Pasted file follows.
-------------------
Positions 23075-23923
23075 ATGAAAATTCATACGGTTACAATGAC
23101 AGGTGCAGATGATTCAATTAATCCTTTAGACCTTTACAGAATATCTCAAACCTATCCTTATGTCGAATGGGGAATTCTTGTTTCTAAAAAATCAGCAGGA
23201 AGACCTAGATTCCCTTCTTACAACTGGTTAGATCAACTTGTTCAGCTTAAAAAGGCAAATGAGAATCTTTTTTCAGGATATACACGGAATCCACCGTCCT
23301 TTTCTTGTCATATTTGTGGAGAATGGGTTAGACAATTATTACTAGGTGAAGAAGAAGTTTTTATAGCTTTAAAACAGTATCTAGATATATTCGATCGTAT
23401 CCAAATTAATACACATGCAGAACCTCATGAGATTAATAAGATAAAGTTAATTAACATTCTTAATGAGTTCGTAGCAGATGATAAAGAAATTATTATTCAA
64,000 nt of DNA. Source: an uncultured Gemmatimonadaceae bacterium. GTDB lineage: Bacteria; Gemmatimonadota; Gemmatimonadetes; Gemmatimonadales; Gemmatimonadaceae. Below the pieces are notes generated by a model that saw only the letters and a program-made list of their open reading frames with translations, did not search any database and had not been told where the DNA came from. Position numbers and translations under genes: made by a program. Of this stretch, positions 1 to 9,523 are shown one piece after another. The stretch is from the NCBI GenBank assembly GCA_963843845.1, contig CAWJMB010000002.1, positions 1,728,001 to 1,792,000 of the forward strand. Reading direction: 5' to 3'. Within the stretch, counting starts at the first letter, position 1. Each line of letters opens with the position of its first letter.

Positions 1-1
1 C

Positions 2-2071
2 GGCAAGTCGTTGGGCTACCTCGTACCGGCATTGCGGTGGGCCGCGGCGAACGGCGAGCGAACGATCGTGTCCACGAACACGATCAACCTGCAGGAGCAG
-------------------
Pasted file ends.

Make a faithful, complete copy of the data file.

Positions 23075-23923
23075 ATGAAAATTCATACGGTTACAATGAC
23101 AGGTGCAGATGATTCAATTAATCCTTTAGACCTTTACAGAATATCTCAAACCTATCCTTATGTCGAATGGGGAATTCTTGTTTCTAAAAAATCAGCAGGA
23201 AGACCTAGATTCCCTTCTTACAACTGGTTAGATCAACTTGTTCAGCTTAAAAAGGCAAATGAGAATCTTTTTTCAGGATATACACGGAATCCACCGTCCT
23301 TTTCTTGTCATATTTGTGGAGAATGGGTTAGACAATTATTACTAGGTGAAGAAGAAGTTTTTATAGCTTTAAAACAGTATCTAGATATATTCGATCGTAT
23401 CCAAATTAATACACATGCAGAACCTCATGAGATTAATAAGATAAAGTTAATTAACATTCTTAATGAGTTCGTAGCAGATGATAAAGAAATTATTATTCAA
64,000 nt of DNA. Source: an uncultured Gemmatimonadaceae bacterium. GTDB lineage: Bacteria; Gemmatimonadota; Gemmatimonadetes; Gemmatimonadales; Gemmatimonadaceae. Below the pieces are notes generated by a model that saw only the letters and a program-made list of their open reading frames with translations, did not search any database and had not been told where the DNA came from. Position numbers and translations under genes: made by a program. Of this stretch, positions 1 to 9,523 are shown one piece after another. The stretch is from the NCBI GenBank assembly GCA_963843845.1, contig CAWJMB010000002.1, positions 1,728,001 to 1,792,000 of the forward strand. Reading direction: 5' to 3'. Within the stretch, counting starts at the first letter, position 1. Each line of letters opens with the position of its first letter.

Positions 1-1
1 C

Positions 2-2071
2 GGCAAGTCGTTGGGCTACCTCGTACCGGCATTGCGGTGGGCCGCGGCGAACGGCGAGCGAACGATCGTGTCCACGAACACGATCAACCTGCAGGAGCAG